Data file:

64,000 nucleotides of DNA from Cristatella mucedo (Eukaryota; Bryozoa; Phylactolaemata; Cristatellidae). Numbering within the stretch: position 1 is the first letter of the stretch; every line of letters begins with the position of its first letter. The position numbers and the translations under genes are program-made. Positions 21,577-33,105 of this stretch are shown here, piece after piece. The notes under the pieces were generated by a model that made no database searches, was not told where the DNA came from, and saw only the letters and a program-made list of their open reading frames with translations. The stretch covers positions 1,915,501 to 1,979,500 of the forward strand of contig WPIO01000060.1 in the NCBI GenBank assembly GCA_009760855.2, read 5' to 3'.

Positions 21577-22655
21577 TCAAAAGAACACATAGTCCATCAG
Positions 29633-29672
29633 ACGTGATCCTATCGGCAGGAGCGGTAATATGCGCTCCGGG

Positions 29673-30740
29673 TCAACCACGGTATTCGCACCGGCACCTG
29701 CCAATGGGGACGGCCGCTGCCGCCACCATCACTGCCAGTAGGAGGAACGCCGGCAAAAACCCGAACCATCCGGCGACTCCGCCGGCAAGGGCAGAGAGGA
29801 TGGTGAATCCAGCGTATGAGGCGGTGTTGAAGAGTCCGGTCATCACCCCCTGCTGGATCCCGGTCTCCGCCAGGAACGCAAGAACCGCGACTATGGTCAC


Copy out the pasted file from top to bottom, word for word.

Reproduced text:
64,000 nucleotides of DNA from Cristatella mucedo (Eukaryota; Bryozoa; Phylactolaemata; Cristatellidae). Numbering within the stretch: position 1 is the first letter of the stretch; every line of letters begins with the position of its first letter. The position numbers and the translations under genes are program-made. Positions 21,577-33,105 of this stretch are shown here, piece after piece. The notes under the pieces were generated by a model that made no database searches, was not told where the DNA came from, and saw only the letters and a program-made list of their open reading frames with translations. The stretch covers positions 1,915,501 to 1,979,500 of the forward strand of contig WPIO01000060.1 in the NCBI GenBank assembly GCA_009760855.2, read 5' to 3'.

Positions 21577-22655
21577 TCAAAAGAACACATAGTCCATCAG
Positions 29633-29672
29633 ACGTGATCCTATCGGCAGGAGCGGTAATATGCGCTCCGGG

Positions 29673-30740
29673 TCAACCACGGTATTCGCACCGGCACCTG
29701 CCAATGGGGACGGCCGCTGCCGCCACCATCACTGCCAGTAGGAGGAACGCCGGCAAAAACCCGAACCATCCGGCGACTCCGCCGGCAAGGGCAGAGAGGA
29801 TGGTGAATCCAGCGTATGAGGCGGTGTTGAAGAGTCCGGTCATCACCCCCTGCTGGATCCCGGTCTCCGCCAGGAACGCAAGAACCGCGACTATGGTCAC